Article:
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Currency Wars Explained

Currency wars are also referred to as competitive devaluation, and refers to a method a country uses in international affairs to achieve a relatively low exchange rate in favour of their own currency. Historically, competitive devaluation has been rare, as most countries want to keep a high exchange rate for their currency.

Currency Wars and Competitive Devaluation Explained

Why do countries want a lower exchange rate?

Usually, you would think devaluing a currency would be a bad thing that countries want to avoid. However, the international economic crisis and created unusual trends throughout the economy; by devaluing their own currency, it becomes cheaper to buy that countries currency (as the exchange rate is lower) and, therefore, cheaper to buy products from that country. Foreigners will be more interested in buying products from a country that is unselling other competitor countries, and in turn the country who is attempting to devalue their currency will see a dramatic increase in exports, which could potentially lead to more national profit, available jobs and a boost in economic growth.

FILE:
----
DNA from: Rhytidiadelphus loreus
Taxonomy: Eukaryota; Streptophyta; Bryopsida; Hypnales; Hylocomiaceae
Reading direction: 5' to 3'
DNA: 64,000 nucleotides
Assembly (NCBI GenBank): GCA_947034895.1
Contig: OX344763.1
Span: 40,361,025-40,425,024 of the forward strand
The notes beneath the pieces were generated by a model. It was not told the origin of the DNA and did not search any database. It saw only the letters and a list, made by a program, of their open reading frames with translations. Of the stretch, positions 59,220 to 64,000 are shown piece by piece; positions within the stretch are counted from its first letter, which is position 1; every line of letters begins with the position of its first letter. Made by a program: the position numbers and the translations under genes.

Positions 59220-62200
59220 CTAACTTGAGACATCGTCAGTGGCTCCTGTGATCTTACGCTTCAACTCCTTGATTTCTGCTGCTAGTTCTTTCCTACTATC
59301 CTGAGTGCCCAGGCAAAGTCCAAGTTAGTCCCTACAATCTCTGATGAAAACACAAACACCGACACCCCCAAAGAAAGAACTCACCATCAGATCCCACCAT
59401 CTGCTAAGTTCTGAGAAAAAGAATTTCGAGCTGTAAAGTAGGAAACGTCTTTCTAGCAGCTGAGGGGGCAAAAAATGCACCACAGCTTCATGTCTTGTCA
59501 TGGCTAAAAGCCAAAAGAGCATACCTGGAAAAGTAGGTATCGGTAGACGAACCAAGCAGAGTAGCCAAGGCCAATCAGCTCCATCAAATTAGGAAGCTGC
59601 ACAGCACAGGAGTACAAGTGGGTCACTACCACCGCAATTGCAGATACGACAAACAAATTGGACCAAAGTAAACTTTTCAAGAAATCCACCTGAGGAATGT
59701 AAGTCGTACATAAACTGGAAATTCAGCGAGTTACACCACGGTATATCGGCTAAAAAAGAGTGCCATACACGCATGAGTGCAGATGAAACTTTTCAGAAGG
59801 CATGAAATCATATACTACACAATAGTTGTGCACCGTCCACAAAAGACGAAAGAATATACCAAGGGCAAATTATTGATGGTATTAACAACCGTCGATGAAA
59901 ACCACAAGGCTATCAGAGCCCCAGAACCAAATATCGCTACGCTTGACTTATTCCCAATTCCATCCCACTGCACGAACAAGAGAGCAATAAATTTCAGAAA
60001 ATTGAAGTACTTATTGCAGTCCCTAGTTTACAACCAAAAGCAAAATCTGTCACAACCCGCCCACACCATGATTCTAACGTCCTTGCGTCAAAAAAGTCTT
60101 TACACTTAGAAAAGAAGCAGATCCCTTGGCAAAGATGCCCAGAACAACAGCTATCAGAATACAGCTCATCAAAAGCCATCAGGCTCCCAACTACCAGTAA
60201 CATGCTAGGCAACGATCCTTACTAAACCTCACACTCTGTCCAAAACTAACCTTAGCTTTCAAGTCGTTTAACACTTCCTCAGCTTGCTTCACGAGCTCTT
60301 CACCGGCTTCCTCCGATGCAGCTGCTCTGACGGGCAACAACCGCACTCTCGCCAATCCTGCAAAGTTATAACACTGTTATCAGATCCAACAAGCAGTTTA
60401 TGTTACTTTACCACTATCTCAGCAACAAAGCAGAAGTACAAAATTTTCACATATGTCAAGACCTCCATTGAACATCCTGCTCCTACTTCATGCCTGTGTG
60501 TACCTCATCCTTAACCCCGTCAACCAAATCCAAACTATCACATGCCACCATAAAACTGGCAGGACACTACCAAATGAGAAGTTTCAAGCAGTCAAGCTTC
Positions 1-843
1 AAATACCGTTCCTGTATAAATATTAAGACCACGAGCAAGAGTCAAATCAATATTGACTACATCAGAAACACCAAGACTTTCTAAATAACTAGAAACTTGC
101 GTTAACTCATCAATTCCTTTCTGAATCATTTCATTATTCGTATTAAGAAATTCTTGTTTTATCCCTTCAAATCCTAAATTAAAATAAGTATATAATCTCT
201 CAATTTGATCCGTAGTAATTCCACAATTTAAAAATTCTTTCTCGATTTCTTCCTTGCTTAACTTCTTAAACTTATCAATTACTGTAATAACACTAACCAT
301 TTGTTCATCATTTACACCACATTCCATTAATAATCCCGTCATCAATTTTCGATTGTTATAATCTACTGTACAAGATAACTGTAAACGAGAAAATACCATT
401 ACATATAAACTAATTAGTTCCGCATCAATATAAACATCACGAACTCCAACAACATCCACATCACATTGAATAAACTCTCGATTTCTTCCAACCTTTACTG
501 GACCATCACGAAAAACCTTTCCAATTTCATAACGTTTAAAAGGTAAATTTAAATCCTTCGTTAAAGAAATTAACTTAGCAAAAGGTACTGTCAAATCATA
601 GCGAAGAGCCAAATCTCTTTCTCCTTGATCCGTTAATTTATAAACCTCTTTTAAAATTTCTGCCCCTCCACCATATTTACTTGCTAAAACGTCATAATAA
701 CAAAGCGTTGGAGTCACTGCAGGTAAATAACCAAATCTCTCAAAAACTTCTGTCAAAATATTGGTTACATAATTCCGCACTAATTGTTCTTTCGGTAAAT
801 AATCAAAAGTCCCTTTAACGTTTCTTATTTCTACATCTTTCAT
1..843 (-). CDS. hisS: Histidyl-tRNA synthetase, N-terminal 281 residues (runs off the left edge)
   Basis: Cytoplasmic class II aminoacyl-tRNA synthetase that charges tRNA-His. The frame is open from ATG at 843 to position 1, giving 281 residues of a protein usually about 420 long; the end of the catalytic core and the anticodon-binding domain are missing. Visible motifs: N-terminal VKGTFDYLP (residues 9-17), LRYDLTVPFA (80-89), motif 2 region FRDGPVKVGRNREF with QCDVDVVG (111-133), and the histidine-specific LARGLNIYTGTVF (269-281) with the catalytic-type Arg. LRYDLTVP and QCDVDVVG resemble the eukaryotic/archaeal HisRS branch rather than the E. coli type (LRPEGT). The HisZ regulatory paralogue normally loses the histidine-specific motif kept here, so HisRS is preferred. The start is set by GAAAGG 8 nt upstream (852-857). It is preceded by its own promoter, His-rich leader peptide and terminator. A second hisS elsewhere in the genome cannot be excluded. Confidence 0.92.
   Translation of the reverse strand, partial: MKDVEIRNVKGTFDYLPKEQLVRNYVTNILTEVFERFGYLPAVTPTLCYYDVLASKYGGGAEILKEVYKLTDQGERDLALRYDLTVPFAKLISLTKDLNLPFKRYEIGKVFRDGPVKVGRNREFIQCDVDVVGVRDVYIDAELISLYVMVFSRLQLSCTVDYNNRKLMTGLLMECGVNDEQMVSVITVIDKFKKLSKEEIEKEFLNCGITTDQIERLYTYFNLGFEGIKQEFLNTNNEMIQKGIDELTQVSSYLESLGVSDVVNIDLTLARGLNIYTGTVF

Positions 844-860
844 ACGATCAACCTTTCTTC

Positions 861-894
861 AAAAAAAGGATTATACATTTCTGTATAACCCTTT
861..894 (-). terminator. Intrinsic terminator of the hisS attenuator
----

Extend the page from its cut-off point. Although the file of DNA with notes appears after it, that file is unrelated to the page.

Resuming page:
How does a country devalue its currency?

There are a number of methods a country will use to devalue its currency in currency wars. Some include:

  • Cutting interest rates, making it less attractive for people to save their money with low interest rates.
  • Increasing the supply/printing of money, as more money in circulation decreases its value.
  • Intervention buying, or buying assests of another country and increasing theircurrency, thus devlauing your own.

Why can currency wars be bad?

When one country devalues its currency its competitors will be too expensive and foreign countries will by products from the lowest resources. So, in turn, other countries will try to devalue their own currency, to also gain more customers and export more. If you imagine a global trend of devaluing currency in an attempt to gain an advantage, this results in very unstable international economy.

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Who started the currency war?

There are a few debates into who started the "currency wars" global trend. Many economic experts suggest China has deliberately keeping its currency devalued for years, hence its exceptionally large trade surplus. However, China has recently bought US assets, in a bid to keep the US dollar artifically high after these accusations.

Others suggest that the US Treasury's tendancy to increase how much currency is in circulation and increase liquidity around the world is the main cause of these currency wars.

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